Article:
Seventy per cent of all Australian business using Cloud computing services are looking to boost their Cloud-based solutions budget significantly over the next 12 months, according to research firm, Frost and Sullivan.
Additionally, 53 per cent of companies who are currently utilising such services are spending over 10 per cent of their total IT budget on Cloud, while 31 per cent spend more than 20 per cent.
This comes as a result of business agility, increased standardisation of IT infrastructure, and the ability to lower overall IT costs through Cloud.
“Cloud-based solutions enable organisations to focus on other aspects of operations by freeing up key resources previously dedicated to other IT services,” Frost Asia-Pacific ICT practice datacentre and Cloud computing industry analyst, Mayank Kapoor, said.
“Providing the flexibility to meet business demand via real-time and on-demand computing also rates highly.”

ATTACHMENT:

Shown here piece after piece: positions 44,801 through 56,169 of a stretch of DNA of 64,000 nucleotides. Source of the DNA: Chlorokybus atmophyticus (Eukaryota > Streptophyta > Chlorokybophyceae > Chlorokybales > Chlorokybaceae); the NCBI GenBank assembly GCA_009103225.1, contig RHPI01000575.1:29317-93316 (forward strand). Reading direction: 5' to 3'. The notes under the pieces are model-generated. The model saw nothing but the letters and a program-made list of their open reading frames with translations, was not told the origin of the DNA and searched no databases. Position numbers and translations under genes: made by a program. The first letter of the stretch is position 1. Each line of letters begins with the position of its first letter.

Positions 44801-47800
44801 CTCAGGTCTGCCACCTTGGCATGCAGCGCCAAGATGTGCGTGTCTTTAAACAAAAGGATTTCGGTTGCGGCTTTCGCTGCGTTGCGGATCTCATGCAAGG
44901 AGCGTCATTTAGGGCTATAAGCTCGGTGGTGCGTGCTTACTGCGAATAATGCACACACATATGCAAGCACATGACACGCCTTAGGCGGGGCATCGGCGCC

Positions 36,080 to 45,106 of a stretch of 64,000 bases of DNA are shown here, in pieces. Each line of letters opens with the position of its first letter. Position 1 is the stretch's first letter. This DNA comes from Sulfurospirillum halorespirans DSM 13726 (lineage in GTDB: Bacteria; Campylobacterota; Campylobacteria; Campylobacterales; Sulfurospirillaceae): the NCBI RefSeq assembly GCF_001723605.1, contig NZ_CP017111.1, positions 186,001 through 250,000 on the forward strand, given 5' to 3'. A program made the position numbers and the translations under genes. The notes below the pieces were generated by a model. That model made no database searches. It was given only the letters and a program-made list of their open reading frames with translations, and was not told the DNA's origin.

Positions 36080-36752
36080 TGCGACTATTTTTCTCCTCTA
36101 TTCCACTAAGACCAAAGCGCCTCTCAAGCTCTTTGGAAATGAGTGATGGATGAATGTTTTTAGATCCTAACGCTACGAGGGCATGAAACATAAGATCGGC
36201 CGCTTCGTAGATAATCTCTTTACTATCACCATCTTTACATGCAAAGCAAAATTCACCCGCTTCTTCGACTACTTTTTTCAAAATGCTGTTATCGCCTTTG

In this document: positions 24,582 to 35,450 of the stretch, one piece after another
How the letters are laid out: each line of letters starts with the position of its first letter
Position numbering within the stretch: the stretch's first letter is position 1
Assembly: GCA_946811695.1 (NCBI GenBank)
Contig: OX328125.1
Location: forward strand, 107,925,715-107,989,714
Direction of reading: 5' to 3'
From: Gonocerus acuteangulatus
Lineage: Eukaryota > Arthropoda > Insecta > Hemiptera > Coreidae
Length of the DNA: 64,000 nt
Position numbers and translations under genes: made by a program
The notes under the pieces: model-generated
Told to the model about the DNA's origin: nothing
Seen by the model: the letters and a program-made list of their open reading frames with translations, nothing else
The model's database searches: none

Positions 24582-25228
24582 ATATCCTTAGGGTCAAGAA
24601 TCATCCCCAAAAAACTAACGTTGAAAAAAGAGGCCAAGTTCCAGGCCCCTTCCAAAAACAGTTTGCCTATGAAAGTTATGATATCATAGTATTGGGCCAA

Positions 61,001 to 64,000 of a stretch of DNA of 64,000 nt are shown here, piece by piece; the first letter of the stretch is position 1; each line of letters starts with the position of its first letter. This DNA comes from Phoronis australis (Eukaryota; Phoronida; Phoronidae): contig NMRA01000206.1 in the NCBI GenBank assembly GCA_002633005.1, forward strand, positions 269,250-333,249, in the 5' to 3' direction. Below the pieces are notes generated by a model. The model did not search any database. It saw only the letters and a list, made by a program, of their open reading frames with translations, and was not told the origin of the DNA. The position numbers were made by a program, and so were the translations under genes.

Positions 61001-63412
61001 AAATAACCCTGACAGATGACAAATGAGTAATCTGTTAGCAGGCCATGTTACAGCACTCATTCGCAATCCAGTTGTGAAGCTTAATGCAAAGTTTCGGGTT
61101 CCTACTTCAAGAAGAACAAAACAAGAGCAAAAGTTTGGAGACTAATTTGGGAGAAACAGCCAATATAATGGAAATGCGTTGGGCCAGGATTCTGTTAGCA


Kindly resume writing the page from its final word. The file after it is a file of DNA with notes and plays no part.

Kapoor also said that most Australian organisations are now fully Cloud deployed rather than in pilot phase. Storage and computing solutions have had the highest rate of full deployment, with human resource management (HRM) and unified communications (UC) deploying slowest.
At the same time, with the exception of HRM, private Cloud deployments are more widespread than both public and hybrid Cloud deployments.
While software-as-a-service (SaaS) is the most commonly used deliver model in the Cloud, infrastructure-as-a-service (IaaS) has achieved a huge spurt in adoption in the past 12 to 24 months, Kapoor said.
The latter’s success can be attributed to participants such as Melbourne IT, Cloud Central, Ninefold, BitCloud, and Ultra Serve.
Kapoor further observed that telecommunications service providers Telstra and Optus have been aggressively positioned themselves in the Cloud space by offering IaaS, SaaS, and private Cloud solutions.
Managed service providers (MSPs) with local datacentres, such as Fujitsu, also have secured large contracts, particularly in the financial services and public sector verticals.